Path Finding Using A* in C# 3.0, Part Two

In order to implement the A* algorithm in C# 3.0 I am going to need to implement some custom data structures. Today we’ll consider how to implement the “path”.

You’ll notice in my description of the algorithm that the only operations we perform on paths are:

  • Make a new path consisting of a single node.
  • Make a new path by adding a new node onto the end of an existing path.
  • Fetch the last element on the path.
  • Get the total cost of a path.

This cries out to me “Eric! A path is an immutable stack!”

A mutable stack like System.Collections.Generic.Stack<T> is clearly not suitable. We want to be able to take an existing path and create new paths from it for all of the neighbours of its last element, but pushing a new node onto the standard stack modifies the stack. We’d have to make copies of the stack before pushing it, which is silly because then we’d be duplicating all of its contents unnecessarily.

Immutable stacks do not have this problem. Pushing onto an immutable stack merely creates a brand-new stack which links to the old one as its tail. Since the stack is immutable, there is no danger of some other code coming along and messing with the tail contents. You can keep on using the old stack to your heart’s content.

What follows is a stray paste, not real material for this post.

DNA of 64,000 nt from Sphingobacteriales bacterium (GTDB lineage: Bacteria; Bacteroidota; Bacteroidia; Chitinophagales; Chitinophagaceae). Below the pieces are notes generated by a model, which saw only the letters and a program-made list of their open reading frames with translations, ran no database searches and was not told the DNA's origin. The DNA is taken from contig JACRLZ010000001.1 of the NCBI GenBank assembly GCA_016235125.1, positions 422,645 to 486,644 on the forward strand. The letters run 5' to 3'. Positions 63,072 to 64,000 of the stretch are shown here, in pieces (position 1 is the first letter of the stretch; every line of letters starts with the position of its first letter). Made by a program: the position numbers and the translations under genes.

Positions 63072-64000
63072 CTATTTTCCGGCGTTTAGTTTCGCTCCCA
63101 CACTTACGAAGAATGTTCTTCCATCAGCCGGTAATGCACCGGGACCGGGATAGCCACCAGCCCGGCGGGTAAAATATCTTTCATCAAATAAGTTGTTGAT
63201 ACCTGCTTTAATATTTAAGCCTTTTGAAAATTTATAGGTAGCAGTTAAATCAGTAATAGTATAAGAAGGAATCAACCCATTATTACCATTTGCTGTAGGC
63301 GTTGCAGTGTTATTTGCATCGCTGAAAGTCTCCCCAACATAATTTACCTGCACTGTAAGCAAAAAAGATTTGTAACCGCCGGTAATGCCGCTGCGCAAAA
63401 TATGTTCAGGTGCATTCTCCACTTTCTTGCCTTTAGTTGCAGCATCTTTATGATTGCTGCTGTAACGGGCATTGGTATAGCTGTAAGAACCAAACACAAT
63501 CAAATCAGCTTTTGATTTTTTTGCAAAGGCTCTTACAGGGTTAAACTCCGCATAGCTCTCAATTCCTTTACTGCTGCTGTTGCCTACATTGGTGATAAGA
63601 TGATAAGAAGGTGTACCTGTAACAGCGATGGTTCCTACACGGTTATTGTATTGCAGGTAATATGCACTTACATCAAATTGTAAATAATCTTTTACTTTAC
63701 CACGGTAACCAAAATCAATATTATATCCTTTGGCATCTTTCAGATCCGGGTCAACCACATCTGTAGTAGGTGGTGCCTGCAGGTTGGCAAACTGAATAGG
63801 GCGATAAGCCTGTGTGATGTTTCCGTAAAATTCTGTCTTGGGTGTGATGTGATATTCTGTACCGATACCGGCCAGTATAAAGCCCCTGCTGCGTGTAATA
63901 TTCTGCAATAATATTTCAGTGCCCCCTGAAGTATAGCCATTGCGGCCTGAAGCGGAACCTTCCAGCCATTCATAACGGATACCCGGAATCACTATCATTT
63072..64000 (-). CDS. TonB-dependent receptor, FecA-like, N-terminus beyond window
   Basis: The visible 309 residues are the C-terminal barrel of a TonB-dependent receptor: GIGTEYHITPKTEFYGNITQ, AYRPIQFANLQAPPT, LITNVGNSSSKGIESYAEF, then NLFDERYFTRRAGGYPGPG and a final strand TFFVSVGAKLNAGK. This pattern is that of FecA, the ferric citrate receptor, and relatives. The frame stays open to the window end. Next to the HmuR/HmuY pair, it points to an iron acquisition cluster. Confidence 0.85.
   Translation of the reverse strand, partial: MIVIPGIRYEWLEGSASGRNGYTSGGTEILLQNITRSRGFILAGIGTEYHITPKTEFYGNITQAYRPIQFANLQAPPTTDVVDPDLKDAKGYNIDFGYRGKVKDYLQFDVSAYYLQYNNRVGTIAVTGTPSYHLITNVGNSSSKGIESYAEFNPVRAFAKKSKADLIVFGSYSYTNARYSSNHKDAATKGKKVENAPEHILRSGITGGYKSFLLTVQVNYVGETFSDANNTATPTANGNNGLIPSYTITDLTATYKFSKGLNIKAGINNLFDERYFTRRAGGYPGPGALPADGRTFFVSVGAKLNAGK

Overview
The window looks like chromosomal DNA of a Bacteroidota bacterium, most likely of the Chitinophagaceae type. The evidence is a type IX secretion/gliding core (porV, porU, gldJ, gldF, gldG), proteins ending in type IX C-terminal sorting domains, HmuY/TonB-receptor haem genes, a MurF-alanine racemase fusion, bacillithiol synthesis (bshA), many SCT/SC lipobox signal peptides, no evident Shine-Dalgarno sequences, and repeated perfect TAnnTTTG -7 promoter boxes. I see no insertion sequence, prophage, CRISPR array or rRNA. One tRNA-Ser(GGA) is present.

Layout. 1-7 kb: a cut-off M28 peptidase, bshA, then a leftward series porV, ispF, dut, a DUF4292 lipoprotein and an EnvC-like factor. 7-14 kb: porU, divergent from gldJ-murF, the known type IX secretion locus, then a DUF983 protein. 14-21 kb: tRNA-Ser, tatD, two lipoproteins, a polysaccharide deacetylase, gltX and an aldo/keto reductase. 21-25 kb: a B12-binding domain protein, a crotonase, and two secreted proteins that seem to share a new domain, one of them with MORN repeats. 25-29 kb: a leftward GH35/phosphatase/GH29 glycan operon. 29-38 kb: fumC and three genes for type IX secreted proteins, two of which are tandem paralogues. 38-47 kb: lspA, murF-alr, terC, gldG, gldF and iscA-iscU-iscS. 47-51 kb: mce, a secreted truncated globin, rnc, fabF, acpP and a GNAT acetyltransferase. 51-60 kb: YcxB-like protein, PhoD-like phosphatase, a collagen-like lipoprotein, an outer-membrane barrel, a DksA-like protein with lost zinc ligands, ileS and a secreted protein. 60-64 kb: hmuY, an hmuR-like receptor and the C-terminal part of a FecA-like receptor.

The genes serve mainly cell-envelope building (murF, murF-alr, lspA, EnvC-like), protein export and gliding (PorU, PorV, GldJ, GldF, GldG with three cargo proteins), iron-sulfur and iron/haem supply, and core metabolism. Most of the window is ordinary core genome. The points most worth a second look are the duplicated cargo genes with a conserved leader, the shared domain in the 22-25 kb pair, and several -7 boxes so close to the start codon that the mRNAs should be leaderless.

ASIDE: Immutable data structures are the way of the future in C#. It is much easier to reason about a data structure if you know that it will never change. Since they cannot be modified, they are automatically threadsafe. Since they cannot be modified, you can maintain a stack of past “snapshots” of the structure, and suddenly undo-redo implementations become trivial. On the down side, they do tend to chew up memory, but hey, that’s what garbage collection was invented for, so don’t sweat it. I’ll be talking more about programming using immutable data structures in this space over the next few months.

Let’s make an immutable stack of nodes which tracks the total cost of the whole path. Later on, we’ll see that we need to enumerate the nodes of this thing, so we’ll do a trivial implementation of IEnumerable while we’re at it. And since we don’t know exactly what a node will look like, let’s make the thing generic:

class Path<Node> : IEnumerable<Node>
public Node LastStep { get; private set; }
public Path<Node> PreviousSteps { get; private set; }
public double TotalCost { get; private set; }
private Path(Node lastStep, Path<Node> previousSteps, double totalCost)
LastStep = lastStep;
PreviousSteps = previousSteps;
TotalCost = totalCost;
public Path(Node start) : this(start, null, 0) {}
public Path<Node> AddStep(Node step, double stepCost)
return new Path<Node>(step, this, TotalCost + stepCost);
public IEnumerator<Node> GetEnumerator()
for (Path<Node> p = this; p != null; p = p.PreviousSteps)
yield return p.LastStep;
IEnumerator IEnumerable.GetEnumerator()
return this.GetEnumerator();

Well, that was painless. Next time: implementing the priority queue.